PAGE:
Where to splurge, where to save, when pulling together a table for two or feast for a dozen? Here are six tricks of my trade to help you set a perfect, and lushly layered, table.
1) Shop Outside the Box
Don't limit your shopping to the tabletop departments in home stores. The tablecloth here is a burlap moving blanket, and the "runner" is a street-vendor pashmina, laying the groundwork for $10, total. Craft and fabric stores also have colored burlap by the yard, or check out remnant bins for an interesting textured swatch, to use as a main covering or an accent.
I craft a table like I build a room: the biggest pieces first, and generally from the bottom up. So these two pieces, short on expense but high on inspiration, set the stage… er, table. With these two pieces and dinnerware in place, I had my first textural and color cues.
2) High and Humble, Naturally
Again like designing a room, the mix is much more interesting when you use high and humble elements. The gold-rimmed wine glasses and formal flatware seem even more elegant against that burlap backdrop.
To me, fall is all about texture and natural elements, so it seemed natural to pick pieces made of natural materials. Plus, when working with a natural palette, it's really hard to go wrong, and you end up with a confident and sophisticated look that's still relatable, perfect for meals this time of year that are also usually a combination of happily hearty and all dressed up.
3) Color Outside the Lines
Fall decorating doesn't have to mean pumpkins and pilgrims. There's a lot of other inspiration, especially color-wise, this bounteous time of year, whether it comes from outdoors, your favorite store, or your own decor.
Don't forget what food brings to the table — autumn cuisine is rich with color. For any hardworking cook, it's only fitting and fair to let the food be the real star of any table. Even the poured wine plays a role, mixing the colors of the red roses and the raisin runner.
4) Layer and Mix
You dress in layers for fall, so why not set your table the same way? Layering gives a great texture to your table and a real wow factor when those dining room doors are thrown open. Here, the layering was contained mostly to the individual place settings, keeping much of the rest of the table free. Who says you can't use a placemat (here, oval and woven) and chargers? I've even layered napkins... a great way to look indulgent, without a lot of outlay. Plus, it's practical for multi-course meals: whisk the first napkin away with the soup bowls, and everyone has a clean, fresh start for the main course.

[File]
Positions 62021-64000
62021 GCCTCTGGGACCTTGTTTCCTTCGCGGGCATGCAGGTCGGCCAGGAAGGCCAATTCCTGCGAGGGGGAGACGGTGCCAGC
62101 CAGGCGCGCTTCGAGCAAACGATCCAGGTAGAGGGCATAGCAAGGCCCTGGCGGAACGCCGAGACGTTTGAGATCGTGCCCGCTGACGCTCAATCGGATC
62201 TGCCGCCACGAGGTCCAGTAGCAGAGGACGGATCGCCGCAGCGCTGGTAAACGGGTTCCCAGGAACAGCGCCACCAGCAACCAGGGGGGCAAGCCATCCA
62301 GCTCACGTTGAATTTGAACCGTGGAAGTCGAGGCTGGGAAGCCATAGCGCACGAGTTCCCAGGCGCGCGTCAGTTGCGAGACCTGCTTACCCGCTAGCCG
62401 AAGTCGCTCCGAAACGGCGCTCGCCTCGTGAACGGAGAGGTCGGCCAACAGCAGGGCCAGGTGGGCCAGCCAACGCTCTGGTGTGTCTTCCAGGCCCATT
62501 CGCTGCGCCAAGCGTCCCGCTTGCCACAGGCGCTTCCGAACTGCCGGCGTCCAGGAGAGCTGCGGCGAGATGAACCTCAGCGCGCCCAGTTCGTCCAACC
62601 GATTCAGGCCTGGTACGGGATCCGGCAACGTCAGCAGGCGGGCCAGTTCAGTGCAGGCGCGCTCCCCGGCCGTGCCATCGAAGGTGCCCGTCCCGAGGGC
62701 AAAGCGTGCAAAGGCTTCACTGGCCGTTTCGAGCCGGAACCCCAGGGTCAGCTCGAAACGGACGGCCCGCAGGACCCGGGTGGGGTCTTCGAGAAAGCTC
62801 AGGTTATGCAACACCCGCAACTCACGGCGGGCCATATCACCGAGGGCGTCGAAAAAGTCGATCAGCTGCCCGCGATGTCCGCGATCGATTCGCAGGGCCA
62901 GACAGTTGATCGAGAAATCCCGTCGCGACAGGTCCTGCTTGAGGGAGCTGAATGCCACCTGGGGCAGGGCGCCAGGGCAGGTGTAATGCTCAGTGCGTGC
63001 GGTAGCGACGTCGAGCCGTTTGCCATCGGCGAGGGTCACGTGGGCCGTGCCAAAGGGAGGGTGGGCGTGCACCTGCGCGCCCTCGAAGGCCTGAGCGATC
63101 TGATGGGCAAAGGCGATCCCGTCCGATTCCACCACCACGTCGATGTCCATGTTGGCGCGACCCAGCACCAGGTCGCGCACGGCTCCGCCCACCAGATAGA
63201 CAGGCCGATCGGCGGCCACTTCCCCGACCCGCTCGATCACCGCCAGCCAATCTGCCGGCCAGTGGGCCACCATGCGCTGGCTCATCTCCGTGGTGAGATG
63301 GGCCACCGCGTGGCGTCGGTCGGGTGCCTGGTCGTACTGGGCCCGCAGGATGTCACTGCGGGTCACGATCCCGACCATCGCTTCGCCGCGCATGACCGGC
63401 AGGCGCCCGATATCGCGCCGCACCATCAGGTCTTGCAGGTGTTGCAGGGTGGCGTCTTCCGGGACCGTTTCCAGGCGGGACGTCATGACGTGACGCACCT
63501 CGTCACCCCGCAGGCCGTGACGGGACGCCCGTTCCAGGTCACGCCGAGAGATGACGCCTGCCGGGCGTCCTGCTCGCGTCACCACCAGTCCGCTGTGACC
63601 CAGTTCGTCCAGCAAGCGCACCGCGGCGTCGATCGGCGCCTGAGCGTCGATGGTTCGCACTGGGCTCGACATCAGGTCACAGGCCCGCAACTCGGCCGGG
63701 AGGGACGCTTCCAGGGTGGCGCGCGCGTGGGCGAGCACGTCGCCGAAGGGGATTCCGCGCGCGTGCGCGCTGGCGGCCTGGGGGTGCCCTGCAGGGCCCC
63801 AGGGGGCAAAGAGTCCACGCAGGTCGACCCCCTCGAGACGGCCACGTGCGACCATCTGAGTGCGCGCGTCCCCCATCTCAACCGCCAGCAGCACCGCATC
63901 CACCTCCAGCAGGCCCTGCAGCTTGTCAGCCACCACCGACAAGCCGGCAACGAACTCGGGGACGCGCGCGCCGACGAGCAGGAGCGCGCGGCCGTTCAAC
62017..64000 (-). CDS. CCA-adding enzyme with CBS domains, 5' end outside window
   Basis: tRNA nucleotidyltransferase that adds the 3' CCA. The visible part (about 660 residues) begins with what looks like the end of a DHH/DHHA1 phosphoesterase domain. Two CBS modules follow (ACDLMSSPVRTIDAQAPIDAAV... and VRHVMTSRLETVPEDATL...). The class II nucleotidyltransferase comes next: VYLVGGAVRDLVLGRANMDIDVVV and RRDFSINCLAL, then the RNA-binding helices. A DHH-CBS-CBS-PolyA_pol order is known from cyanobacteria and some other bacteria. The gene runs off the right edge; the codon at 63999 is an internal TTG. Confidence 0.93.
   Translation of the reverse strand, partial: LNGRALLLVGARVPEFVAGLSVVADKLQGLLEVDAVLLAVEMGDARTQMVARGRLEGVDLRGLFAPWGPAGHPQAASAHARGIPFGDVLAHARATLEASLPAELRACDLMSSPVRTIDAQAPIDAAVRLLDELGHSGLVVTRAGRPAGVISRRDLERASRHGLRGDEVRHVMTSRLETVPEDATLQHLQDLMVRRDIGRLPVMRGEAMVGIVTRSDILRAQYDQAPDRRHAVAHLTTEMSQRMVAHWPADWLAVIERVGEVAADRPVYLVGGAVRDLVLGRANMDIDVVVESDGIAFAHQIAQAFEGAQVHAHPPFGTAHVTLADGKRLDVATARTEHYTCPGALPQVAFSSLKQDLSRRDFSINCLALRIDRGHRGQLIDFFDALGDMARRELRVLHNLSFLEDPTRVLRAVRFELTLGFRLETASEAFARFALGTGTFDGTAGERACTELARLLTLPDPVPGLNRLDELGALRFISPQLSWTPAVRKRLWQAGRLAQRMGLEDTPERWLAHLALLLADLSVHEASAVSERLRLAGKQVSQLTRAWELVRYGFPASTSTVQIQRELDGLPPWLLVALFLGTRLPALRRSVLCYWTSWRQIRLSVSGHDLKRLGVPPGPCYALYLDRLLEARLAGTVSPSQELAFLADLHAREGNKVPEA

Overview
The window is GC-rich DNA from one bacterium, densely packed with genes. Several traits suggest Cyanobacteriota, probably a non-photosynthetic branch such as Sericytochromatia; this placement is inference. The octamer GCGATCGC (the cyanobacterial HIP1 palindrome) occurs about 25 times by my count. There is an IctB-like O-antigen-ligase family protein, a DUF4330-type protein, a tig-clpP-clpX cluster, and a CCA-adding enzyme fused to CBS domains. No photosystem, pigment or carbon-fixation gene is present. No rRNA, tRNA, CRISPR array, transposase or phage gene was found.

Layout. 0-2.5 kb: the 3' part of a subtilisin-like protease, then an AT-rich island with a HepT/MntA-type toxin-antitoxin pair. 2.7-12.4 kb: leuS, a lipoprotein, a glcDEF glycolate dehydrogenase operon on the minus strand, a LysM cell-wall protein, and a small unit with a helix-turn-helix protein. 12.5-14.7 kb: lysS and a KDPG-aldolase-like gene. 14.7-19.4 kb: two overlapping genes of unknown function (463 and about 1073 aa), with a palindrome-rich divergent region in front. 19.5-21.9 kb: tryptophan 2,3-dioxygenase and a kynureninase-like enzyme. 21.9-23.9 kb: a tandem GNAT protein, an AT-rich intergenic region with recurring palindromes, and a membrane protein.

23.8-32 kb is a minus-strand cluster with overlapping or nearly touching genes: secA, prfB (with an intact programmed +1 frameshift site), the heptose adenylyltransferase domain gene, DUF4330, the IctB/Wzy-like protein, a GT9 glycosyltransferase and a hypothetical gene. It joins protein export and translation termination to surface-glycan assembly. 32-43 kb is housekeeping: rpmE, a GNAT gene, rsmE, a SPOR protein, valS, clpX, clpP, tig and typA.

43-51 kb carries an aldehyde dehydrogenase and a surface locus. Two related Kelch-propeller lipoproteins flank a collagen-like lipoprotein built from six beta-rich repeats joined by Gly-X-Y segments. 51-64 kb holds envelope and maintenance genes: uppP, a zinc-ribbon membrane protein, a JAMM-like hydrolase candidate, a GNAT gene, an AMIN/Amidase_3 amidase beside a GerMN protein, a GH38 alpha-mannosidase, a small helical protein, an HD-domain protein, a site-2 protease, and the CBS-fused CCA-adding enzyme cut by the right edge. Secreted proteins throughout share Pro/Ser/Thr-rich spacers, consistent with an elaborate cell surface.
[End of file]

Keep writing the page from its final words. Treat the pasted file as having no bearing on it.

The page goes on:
As you layer, make sure to consider what you're already working with, and draw from similarities to what you've already got going on. The flatware pattern was chosen for its plate-echoing raised-bead detail, making the beaded-edge napkins also a perfect choice. Playing up the bird theme started by the salt and pepper shakers, I added the woven decorative quail, nest-y chargers, and even that woven centerpiece basket. The pheasant feathers tucked in with the napkins share a banded effect with the woven placemats, the tiny pussy willow relate in color and beaded pattern to the dishes.
5) See Past the Season
As tempting as retailers make it to snap up holiday- and seasonally-themed plates and platters, I prefer to select pieces that have life past the season. Bird-nest inspired chargers would be perfect for an Easter table, and the heftier woven wicker chargers could find their place at any summer picnic. The dinnerware itself, while Thanksgiving-perfect, is a truly neutral starting point.
6) Splurge on a Centerpiece
Sure, you can run out to the deli or flower market and grab a bouquet, but I think special occasions deserve special flowers. And if you save elsewhere, like I did with the tablecloth and runner, you can splurge on a made-to-order centerpiece (or if you're florally-inclined, you can whip up something yourself).
But here's a way to keep costs down, even on your big floral splurge: take your own container to the florist, and have them make the arrangement in your bowl, basket or vase. It also helps to assure your completed arrangement will be the right scale for your table if you start with a container you already own.
Even though you're using a professional, don't be afraid to "art direct" the arrangement, giving the florist ideas about how elegant, formal or casual you want the final arrangement to be, and what colors you're planning on. Also, talk more color than favorite flower — let them use what's seasonally available, in your preferred palette, and you'll save again. It's also important to convey where you plan on placing it (at the center of the table, or as a focal point of a buffet, for example) to help determine the final height. You can even bring samples of your napkins or other elements you plan to incorporate. You'll end up with a table that looks coordinated to your focal point, and not like you plunked down the flowers your great aunt sent in from out of town.
Even though there is a great centerpiece bowl that's part of this particular line of dinnerware, here's a case where it's more stylish to mix, not match. The piece I gave the florist was a woven ceramic serving basket lined with moss, tying in to the chargers and playing up the overall avian theme with its bird's nest-evocative shape and design. After this arrangement arrived, I tucked in feathers and mini faux pussy willow, to tie in the individual place settings. Don't be afraid to add your own touch to the delivered arrangement, like adding fresh garnish or your own spices to a store-bought side dish.
The non-traditional palette of the flowers came from the table itself — deep romantic reds, raisin. That dash of true purple keeps things fresh and a tiny bit modern. It's also a great way to incorporate a color from your interior onto your table.
(Images: Linda Greene/Lenox)